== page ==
A diversion program also referred to as a pre-trial diversion program or pre-trial intervention program, is a form of sentencing in the criminal justice system. The criminal offender is enrolled in a rehabilitation program to help remedy the behavior that led to his arrest. It allows an offender to avoid conviction and criminal records. The police department, Court, district attorney’s office, and other outside agencies usually run this program. The program requires that the offender completes the following requirements; education geared towards preventing future offenses, restitution to victims of that offense committed, community service completion, and avoiding situations that could lead the offender to commit similar offenses in the future. Therefore, a diversion program is one way in which an offender can be dealt with in the Magistrates court. This article gives you the merits and demerits of diversion programs.
Pros of diversion programs
1. They ease caseloads in the court systems: Diversion programs allow the prosecutor to drop charges that they would rather have presented before the Court as long as the offender obeys the terms and conditions in the agreed contact they have. Therefore reduces the number of cases before the court system and eases caseloads in the court system.
2. They emphasize positive and constructive character correction on the offender: A previous study showed that over 84% of successful diversion participants were not subsequently charged with committing a crime up to 4 years of completing a diversion program. Diversion programs thus work towards constructive character correction of the offender.
3. Victims of the offense get financial restitution for their loss: In the terms and conditions of the contract between the prosecutor and offender, the offender may be required to pay the victim a certain amount of money due to damages caused. Therefore brings financial relief to the victim.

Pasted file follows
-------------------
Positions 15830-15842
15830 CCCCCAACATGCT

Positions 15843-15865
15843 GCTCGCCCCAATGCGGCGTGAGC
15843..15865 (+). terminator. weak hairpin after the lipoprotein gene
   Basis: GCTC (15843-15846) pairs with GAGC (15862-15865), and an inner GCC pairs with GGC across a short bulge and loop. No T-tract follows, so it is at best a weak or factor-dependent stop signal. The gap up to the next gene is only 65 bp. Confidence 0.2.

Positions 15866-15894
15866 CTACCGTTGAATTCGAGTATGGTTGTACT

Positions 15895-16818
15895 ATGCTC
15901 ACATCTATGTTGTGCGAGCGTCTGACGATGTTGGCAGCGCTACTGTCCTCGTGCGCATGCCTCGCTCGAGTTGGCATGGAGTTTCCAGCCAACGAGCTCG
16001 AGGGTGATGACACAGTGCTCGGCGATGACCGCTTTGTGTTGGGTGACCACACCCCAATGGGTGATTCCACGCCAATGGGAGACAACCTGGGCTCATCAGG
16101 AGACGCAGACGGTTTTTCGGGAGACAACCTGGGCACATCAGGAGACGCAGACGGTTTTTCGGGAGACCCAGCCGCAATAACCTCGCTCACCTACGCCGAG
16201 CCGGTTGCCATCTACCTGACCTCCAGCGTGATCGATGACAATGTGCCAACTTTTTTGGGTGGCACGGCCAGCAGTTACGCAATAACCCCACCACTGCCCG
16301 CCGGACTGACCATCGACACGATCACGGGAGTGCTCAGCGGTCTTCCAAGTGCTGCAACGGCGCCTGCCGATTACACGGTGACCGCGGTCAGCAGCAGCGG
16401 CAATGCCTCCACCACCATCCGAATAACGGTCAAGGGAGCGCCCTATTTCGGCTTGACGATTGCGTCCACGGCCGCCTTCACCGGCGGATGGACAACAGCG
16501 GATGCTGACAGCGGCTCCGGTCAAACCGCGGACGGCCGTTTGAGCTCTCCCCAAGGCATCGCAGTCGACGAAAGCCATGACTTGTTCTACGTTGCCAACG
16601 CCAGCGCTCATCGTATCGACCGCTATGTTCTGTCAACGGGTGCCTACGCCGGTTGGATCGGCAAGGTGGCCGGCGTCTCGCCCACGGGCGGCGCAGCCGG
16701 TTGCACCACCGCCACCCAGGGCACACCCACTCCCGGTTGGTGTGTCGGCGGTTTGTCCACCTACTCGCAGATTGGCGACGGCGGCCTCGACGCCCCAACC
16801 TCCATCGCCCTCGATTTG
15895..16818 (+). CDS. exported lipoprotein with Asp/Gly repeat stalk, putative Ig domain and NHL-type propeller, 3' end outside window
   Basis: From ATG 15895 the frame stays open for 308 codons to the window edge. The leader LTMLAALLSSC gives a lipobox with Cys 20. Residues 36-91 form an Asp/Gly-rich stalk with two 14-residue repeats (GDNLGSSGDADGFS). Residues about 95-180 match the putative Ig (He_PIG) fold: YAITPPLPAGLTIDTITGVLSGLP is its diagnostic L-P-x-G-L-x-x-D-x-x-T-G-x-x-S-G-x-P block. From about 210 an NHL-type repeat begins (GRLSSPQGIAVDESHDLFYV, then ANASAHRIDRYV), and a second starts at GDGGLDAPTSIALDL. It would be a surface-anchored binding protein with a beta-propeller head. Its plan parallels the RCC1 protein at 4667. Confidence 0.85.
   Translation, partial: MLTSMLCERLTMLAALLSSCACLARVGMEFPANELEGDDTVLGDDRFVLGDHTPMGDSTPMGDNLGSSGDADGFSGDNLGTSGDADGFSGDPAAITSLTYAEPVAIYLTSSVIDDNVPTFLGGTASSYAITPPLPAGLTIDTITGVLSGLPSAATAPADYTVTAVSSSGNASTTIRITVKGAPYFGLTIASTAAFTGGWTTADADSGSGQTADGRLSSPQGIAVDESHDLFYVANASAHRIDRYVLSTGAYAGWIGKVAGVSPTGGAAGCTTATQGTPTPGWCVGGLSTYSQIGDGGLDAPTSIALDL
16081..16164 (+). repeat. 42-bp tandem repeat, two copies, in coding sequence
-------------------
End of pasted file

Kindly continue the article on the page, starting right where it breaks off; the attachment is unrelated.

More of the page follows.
4. It is a cost-effective method: Diversion programs usually hold offenders accountable for their crimes outside the costly court system, thus making it cost-effective.
5. It makes it faster for offenders to rehabilitate faster and build better characters after that: Upon completion and satisfaction of the terms and conditions presented by the prosecutor, the offender can lead a normal life and won’t necessarily have a track criminal record.
6. Diversion programs allow different ways for offenders to be held fully accountable for their actions, without necessarily criticizing them: Offenders only have to obey the terms and conditions in the contract. It is presented to them by the prosecutor without facing trial in Court, leading to victimization and discrimination.
7. Diversion programs reduce mass incarceration: The ease in caseloads in Court systems reduces the number of people convicted by the Court in prisons, thus reducing mass incarceration.
8. Diversion programs work for cases that collaborate between the law, offenders, and victims: Offenders can collaborate with the victim and prosecutors to decide how to repair the harm they may have caused during the act of offense. It helps people be aware of the law, making them less likely to commit other offenses in the future.